‘Third, the CBI then claim that the interest cost of the acquisition, which would be just £2bn a year, is a burden to be suffered. But that, of course, ignores the fact that these assets acquired have earned a return to date, which is precisely why they attribute such high value to them. In that case they are more than capable of covering a £2bn cost of interest. But the CBI forgets this.’

    I mean I know his knowledge of accountancy is subject to serious criticism in these quarters but the fact that someone this stupid is viewed as being capable of employment in the higher education system, even in a more modest institution is really testament to the damage wrought by university expansion – this is schoolboy stuff, and based on an analysis written where – on the back of one of the new fag packets

    I mean I understand his anger – my reaction to the CBI estimate was that given the likely impact on pensions and investment they were lowballing it. Look at the three countries which have adopted these policies, Zimbabwe, Venezuela and Equatorial Guinea and they are all utter basket cases. However, that’s not quite the same. So it’s a dilemma – do I trust a lobbying organisation for British business with many decades of experience and understanding of balance sheets, or a commentator widely acknowledged to be the most ignorant extant in cyberspace in this or indeed any known country in the world? It’s a tough one….

  4. Also, has he missed that in the great majority of cases the share price of the acquiring company trends to fall quite a lot as investors are rightly sceptical of the benefits of acquisition in most cases?

    I can’t remember the figures from my corporate finance module, but I seen to remember that most acquisitions destroy value in the short term.

  5. There is something humorous – in a morbid sort of way – about Richard Murphy lecturing others about their incompetence in matters of accounting.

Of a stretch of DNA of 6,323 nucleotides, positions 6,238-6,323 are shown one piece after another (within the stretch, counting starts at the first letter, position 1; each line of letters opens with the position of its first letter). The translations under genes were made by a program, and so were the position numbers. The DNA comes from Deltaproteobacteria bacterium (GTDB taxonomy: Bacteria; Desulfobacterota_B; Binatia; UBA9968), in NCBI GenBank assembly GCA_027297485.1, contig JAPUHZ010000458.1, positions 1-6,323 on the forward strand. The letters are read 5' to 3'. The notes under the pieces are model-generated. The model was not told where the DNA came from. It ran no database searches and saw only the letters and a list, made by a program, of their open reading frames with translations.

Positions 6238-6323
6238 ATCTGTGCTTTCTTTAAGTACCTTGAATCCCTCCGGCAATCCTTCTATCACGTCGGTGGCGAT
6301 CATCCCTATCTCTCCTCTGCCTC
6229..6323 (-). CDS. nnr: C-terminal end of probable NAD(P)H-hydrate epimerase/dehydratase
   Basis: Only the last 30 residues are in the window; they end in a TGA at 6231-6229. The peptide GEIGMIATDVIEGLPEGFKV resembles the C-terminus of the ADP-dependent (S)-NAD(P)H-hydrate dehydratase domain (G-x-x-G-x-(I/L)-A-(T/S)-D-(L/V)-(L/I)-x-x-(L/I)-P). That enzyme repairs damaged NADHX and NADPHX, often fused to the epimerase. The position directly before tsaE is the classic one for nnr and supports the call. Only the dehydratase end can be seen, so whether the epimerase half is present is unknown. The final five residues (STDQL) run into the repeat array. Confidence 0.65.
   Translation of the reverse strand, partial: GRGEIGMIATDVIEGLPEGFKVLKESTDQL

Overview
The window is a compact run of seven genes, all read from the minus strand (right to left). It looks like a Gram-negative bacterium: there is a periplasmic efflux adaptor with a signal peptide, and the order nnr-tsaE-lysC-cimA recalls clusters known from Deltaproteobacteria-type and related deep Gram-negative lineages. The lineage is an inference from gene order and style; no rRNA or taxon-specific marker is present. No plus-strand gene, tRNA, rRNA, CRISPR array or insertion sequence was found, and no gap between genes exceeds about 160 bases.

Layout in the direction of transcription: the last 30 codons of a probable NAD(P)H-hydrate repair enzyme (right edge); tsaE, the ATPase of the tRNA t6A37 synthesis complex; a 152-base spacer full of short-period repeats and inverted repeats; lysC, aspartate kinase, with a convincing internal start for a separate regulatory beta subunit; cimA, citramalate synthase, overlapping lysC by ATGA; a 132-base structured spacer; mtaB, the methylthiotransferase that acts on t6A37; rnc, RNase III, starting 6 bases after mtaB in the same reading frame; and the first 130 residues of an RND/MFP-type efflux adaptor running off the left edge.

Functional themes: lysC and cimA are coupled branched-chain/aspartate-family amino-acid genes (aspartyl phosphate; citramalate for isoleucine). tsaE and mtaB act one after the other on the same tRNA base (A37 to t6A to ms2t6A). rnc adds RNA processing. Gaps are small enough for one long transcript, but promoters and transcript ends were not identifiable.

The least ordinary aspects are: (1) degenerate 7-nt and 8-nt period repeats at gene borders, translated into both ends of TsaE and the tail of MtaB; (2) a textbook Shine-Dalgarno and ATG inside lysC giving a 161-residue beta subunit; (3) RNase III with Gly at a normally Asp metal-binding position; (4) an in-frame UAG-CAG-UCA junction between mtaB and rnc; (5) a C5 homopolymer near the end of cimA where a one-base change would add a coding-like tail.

6. But the point is nationalisation will destroy value, for which we will all pay, several times over. Government don’t run businesses to make a profit, and we have seen that where they try, they are bad at it. The old nationalised industries were terrible. No concept of customer service. No concept of innovation. Run by central diktat at the whim of politicians. Commercial accounting principles just don’t apply!

  7. AndyH; Vodafone and Mannesmann was supposedly the big example, for a bit.

    And if those price movements didn’t happen, then merger arb strategies wouldn’t work.

  8. Dennis

    Some would see an element of the surreal in being lectured on any topic by a man whose output reveals him to be arguably the least knowledgeable person extant in cyberspace – an intellectual cromagnon whose self- confidence is in direct proportion to his utter lack of knowledge.

  9. I know a few ex-miners that used to point out the biggest problem with efficient and profitable coal production was the National Coal Board (NCB), and that having the NCB and it’s policies was part of what gave the unions so much leverage.

  10. If govt is making a profit from a nationalised industry it’s just a hidden tax or a temptation for hidden taxes if they can use monopoly power to generate profit

  11. Labour wants to use the profits from nationalised firms to pay back the borrowing involved in acquiring them. Yet it has also promised to ramp up investment; reward the unions; slash bills for consumers; and transform ownership structures to focus less on profit. So there will be no or little profit, and the value of the firms will fall. And Spud naturally misses this point entirely.

  12. John77

    It’s a calculated risk… hoping no one does an Elizabeth Warren and claims to be 1/48 CroMagnon…